Bucs’ female coaches look forward to the day they are “no longer newsworthy”

NFL: SEP 12 Buccaneers at Panthers
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Kate Sowers became the first female coach in a Super Bowl a year ago with the 49ers. This year, Maral Javadifar and Lori Locust are coaching in the big game for the Bucs.

Javadifar (pictured) is the team’s assistant strength and conditioning coach and Locust the assistant defensive line coach.

“I do look forward to the day that it’s no longer newsworthy to be a woman working in the pros, or making the Super Bowl for that matter,” Javadifar said Monday, via The Associated Press. “And, you know, I hope we get to a point where all people are afforded equal opportunities to work in professional sports because there are a lot of great qualified coaches out there.”

The Bucs also have Carly Helfand as a scouting assistant with Jackie Davidson in the front office as director of football research. The Chiefs have female assistant athletic trainers in Julie Frymyer and Tiffany Morton.

Down judge Sarah Thomas will become the first female to officiate a Super Bowl on Sunday.

Locust and Javadifar can become the first female coaches to win Super Bowl rings. That’s what they want to be remembered for — being Super Bowl champions — not for being pioneers.

“I think the nice thing about all of this right now is that that kind of title doesn’t matter,” Locust said. “M.J. and I are here to help Tampa Bay win. It wouldn’t matter if we’re second in or 273rd in. We acknowledge the fact that there hasn’t been many before us, but it’s not anything that we keep in the forefront of what we do on a daily basis.”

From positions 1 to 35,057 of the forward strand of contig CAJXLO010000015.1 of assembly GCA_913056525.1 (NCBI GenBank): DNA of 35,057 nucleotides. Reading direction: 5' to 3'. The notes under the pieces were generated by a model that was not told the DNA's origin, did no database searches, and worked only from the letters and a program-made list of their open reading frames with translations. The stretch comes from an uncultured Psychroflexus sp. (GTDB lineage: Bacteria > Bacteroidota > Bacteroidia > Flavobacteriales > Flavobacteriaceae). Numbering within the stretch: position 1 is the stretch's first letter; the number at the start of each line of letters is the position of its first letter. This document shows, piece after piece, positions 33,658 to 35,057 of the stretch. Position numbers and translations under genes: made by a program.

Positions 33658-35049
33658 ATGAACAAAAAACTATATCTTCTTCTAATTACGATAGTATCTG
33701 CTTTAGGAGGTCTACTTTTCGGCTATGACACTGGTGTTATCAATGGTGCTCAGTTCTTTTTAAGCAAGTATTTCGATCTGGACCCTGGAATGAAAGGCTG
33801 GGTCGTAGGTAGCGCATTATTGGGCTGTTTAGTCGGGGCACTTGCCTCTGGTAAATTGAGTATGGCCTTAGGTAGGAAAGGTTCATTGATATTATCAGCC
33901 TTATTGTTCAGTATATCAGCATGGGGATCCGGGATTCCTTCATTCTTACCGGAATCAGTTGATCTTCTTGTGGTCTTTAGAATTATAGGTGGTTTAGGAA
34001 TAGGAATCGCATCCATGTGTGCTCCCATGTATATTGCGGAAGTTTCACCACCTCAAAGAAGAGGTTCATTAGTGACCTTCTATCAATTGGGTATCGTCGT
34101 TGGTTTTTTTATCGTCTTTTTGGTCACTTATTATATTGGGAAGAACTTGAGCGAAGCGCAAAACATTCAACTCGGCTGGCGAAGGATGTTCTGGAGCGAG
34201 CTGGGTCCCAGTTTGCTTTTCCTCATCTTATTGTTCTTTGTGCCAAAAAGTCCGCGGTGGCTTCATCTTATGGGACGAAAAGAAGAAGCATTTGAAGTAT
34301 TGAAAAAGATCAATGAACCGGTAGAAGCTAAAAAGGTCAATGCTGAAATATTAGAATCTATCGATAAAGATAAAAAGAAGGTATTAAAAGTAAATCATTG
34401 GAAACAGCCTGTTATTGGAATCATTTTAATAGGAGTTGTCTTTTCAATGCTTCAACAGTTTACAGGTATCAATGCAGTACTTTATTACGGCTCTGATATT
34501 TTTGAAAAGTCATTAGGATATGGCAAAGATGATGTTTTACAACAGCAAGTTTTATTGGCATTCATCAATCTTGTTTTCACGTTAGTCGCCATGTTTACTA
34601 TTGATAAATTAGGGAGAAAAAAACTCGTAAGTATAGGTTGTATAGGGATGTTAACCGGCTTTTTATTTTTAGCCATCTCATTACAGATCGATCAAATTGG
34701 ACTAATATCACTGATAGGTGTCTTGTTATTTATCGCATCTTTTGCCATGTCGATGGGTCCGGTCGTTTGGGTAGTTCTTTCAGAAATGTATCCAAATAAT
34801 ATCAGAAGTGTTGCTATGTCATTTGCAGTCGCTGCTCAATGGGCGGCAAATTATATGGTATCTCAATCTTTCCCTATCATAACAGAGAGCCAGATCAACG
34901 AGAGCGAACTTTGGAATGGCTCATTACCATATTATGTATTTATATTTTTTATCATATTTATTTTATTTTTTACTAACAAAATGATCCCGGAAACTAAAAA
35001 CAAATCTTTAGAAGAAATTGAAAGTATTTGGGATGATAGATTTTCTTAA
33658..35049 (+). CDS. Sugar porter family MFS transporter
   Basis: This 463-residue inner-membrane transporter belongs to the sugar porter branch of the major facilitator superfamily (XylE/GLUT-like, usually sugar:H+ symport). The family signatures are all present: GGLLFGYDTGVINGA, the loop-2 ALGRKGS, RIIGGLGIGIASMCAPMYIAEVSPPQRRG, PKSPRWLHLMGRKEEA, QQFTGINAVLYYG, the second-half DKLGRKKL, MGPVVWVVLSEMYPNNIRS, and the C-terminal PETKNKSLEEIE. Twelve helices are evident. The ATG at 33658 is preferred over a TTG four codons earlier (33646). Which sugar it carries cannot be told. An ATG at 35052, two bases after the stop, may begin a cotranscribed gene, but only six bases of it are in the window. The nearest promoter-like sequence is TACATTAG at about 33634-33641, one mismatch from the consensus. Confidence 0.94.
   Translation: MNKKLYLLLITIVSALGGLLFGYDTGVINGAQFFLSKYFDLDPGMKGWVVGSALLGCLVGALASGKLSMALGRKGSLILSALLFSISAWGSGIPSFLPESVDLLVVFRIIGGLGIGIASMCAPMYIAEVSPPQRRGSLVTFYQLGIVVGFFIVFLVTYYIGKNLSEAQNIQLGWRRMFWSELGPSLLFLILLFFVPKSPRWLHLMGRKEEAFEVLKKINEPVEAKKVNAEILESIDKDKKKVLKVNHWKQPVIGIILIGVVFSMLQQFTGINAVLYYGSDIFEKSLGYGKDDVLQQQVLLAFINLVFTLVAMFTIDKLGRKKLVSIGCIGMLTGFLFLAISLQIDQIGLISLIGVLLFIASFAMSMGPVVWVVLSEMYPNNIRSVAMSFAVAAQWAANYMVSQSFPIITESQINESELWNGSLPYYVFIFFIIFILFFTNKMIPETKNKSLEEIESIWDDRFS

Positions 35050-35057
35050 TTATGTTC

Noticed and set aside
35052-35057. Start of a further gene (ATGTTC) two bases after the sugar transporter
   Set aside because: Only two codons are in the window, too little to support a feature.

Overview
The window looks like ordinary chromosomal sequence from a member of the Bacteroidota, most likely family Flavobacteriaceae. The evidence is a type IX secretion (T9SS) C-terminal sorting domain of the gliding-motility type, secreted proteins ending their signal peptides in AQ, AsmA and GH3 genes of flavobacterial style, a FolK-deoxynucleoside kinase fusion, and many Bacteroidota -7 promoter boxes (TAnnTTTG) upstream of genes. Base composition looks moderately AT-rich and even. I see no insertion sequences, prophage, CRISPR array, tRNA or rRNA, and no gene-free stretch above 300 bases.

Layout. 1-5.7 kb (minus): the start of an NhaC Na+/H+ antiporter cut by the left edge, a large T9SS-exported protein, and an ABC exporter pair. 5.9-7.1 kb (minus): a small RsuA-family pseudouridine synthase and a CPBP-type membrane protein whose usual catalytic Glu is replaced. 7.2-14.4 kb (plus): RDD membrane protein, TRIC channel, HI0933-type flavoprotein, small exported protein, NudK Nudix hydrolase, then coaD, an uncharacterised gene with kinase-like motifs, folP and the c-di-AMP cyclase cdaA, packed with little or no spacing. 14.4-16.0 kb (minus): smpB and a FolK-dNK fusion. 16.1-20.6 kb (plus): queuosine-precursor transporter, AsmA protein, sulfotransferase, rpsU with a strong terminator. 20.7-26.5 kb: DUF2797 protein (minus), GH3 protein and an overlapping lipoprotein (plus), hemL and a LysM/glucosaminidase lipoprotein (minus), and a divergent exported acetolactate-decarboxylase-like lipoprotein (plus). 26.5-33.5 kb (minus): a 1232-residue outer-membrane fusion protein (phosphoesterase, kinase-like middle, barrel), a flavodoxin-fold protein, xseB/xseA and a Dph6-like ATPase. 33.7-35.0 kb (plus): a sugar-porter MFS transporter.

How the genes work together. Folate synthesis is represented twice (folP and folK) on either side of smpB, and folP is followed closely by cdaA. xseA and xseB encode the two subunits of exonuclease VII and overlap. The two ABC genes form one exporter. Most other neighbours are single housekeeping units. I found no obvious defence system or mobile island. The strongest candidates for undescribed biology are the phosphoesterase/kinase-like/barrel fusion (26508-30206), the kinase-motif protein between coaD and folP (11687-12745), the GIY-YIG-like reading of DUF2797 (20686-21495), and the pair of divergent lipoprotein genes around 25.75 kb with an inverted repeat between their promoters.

7 responses to “Bucs’ female coaches look forward to the day they are “no longer newsworthy”

  1. Locust request will be honored when the media stops making it a big deal. Not sure when that will be.

  2. There will always be a problem. Even if every team hired women on their staff, the story will be, why aren’t women being promoted to coordinator and head coach at the rate men are?

  3. It’s only newsworthy if you have an inferiority complex about women in football. Everyone else just thinks that if you are qualified you should get the job.

  4. They’ve made it then because I already don’t care. I believe in a true meritocracy, it’s those with an agenda and obsessed with identity politics that thinks things are newsworthy.

  5. The hiring of female coaches directly contradicts the narrative that there aren’t “enough” black coaches due to the high percentage of black players. Female coaches have never played football at the highest levels so if they are qualified to coach at the highest levels then playing isn’t relevant to coaching….which means that the high percentage of black players has no relevance at all to the racial breakdown in NFL coaching ranks.

    Instead of deleting this comment, which PFT generally does when the comment doesn’t fit within PFT’s political view, maybe PFT should take a hard look at how the NFL can’t promote the hiring of female coaches while at the same time promoting the idea that the high percentage of black players means that there should be a high percentage of black coaches.

    As an added bonus, you’ll note that precisely no one cares about the race of the female coaches. Why is that and how does it fit within the discussion of the racial breakdown of the NFL coaching ranks? Is a franchise “extra special” if it hires a black female coach? Would losing that coach (assuming she was a coordinator) bring that team a pair of 2nd round picks instead of 3rd round picks?

    This is a serious rabbit hole that the NFL has plunged into, no doubt with the same weighty consideration the league has given other important issues. (Eyeroll…)

  6. Absolutely agreed. If we stop reporting on publicity stunts like the vandy kicker itd be a start.

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